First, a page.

@ Networked J-Summit: Citizen Journalists And The Continued Search For New Business Models

Why did hyperlocal aggregator Backfence fail and community sites like MySpace succeed? No real answers posed to that question, but some attempts to discuss what’s needed to further development among social media properties presented during a panel discussion at CUNY’s Networked Journalism Summit:

Mark Potts of Recovering Journalist and Backfence: Potts began by introducing himself as the force behind Backfence, which closed its 13 local sites this past summer: “the train-wreck that everybody loved to watch.” To move the next level, what do we need? “A business model.”

Debra Gallant of Baristanet.com: Access to faster technological help. Libel insurance and other legal services. Comments are the hardest things we have to deal with. It makes the site exciting and sometimes we have a lot of negativity that drives away advertisers. Does every microbrewery have to become Budweiser? There’s pressure to become rich. I’m thinking about expanding incrementally, using Dan’s Paper’s out in the Hamptons as a model.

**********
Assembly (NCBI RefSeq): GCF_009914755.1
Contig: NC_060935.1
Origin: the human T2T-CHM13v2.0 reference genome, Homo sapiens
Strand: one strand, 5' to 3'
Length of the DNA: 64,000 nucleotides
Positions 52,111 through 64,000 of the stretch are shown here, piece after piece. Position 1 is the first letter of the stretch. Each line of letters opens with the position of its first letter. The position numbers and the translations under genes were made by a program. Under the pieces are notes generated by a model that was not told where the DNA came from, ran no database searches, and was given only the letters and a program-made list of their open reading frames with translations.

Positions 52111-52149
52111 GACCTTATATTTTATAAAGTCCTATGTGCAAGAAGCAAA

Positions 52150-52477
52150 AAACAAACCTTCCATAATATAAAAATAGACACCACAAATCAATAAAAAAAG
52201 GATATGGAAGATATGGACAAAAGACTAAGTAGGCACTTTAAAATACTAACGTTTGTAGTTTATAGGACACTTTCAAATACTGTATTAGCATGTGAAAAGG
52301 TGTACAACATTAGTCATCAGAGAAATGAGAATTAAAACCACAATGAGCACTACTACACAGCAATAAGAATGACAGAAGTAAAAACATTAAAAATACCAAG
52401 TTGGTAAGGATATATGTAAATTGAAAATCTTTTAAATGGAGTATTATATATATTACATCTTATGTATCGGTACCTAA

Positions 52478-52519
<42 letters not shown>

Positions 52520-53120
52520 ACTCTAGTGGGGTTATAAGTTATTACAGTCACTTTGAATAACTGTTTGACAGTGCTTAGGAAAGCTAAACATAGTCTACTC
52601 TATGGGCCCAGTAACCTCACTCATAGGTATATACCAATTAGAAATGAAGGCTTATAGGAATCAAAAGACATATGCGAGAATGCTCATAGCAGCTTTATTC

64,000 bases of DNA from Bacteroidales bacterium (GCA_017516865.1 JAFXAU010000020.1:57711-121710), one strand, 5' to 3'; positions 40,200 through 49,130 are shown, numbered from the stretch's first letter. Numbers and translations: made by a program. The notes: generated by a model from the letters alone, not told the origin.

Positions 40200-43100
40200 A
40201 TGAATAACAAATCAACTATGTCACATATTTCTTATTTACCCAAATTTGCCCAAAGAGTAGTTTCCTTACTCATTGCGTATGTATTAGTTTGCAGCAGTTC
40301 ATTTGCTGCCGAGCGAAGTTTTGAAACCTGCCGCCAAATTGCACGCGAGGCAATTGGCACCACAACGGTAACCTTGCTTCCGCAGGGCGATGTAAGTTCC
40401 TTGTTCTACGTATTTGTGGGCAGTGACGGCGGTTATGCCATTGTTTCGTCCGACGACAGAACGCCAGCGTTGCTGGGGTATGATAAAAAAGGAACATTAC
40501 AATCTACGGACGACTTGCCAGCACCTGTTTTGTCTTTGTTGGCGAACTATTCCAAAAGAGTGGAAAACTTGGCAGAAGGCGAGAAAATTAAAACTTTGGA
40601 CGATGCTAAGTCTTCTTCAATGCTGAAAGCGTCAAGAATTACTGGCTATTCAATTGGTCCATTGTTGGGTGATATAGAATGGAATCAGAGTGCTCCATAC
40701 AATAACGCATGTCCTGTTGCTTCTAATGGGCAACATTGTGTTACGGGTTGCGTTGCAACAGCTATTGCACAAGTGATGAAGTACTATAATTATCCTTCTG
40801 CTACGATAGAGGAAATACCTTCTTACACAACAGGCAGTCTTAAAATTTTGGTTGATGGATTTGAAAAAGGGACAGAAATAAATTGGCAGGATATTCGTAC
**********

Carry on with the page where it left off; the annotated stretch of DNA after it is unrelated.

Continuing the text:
Jonathan Weber of New West: Compensation models for contributors and staff is something we need to work on going forward. Plus, taking a reporter and saying you’re not going to write this story in the same way anymore.

Scott Clark of the Houston Chronicle: Journalism has a weak management culture and management skills – editorial and business – are sorely needed in this new environment.